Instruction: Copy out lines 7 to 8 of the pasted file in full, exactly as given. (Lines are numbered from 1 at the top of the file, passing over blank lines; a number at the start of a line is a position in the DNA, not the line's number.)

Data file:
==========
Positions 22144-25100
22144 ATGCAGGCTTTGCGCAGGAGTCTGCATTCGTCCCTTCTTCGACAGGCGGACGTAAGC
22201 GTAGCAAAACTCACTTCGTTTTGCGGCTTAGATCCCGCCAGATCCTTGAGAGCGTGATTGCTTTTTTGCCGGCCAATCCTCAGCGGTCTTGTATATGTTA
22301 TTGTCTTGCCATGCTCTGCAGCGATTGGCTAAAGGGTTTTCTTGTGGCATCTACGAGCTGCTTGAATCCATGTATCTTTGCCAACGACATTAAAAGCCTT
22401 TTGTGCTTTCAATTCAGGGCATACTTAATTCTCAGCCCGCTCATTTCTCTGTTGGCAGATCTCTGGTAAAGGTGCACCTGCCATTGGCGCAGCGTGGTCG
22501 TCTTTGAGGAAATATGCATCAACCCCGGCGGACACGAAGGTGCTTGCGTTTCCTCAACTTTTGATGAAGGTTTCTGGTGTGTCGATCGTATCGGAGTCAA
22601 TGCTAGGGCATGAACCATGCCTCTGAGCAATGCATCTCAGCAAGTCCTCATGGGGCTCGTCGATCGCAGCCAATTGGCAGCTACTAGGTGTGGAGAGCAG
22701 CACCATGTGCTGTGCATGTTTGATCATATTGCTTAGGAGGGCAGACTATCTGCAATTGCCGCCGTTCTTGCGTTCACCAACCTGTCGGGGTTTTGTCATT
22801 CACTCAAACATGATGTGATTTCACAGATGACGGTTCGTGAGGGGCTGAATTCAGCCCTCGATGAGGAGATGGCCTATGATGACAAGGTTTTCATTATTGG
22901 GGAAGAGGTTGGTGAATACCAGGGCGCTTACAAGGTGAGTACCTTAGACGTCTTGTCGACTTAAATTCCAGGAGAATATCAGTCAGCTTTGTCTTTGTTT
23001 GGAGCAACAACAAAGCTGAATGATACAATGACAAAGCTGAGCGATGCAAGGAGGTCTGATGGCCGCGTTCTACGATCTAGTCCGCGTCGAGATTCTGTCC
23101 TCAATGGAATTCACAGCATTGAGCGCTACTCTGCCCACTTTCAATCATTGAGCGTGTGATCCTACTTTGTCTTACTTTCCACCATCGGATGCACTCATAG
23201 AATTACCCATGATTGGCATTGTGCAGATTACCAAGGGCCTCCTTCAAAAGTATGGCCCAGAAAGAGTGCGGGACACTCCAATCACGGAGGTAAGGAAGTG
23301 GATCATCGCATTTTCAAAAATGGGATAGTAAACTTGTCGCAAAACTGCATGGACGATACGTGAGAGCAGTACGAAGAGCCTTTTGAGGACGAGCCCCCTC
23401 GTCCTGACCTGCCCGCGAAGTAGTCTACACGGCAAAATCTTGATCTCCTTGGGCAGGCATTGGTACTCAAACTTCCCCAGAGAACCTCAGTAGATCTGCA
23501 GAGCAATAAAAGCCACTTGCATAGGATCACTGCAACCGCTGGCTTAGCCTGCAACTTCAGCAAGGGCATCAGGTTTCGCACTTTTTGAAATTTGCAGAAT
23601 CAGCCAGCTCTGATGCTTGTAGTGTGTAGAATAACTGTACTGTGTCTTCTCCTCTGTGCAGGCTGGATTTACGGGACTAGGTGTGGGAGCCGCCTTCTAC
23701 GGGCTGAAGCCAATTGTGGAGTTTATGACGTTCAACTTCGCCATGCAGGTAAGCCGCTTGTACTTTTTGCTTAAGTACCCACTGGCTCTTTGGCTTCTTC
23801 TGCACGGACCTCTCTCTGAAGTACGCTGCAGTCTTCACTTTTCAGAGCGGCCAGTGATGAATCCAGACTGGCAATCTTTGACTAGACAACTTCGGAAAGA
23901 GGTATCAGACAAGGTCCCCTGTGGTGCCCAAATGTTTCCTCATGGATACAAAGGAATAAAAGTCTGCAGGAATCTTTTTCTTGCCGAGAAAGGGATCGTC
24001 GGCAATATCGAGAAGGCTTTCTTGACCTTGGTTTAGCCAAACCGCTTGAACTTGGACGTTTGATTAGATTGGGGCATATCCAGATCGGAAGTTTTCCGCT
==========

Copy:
22601 TGCTAGGGCATGAACCATGCCTCTGAGCAATGCATCTCAGCAAGTCCTCATGGGGCTCGTCGATCGCAGCCAATTGGCAGCTACTAGGTGTGGAGAGCAG
22701 CACCATGTGCTGTGCATGTTTGATCATATTGCTTAGGAGGGCAGACTATCTGCAATTGCCGCCGTTCTTGCGTTCACCAACCTGTCGGGGTTTTGTCATT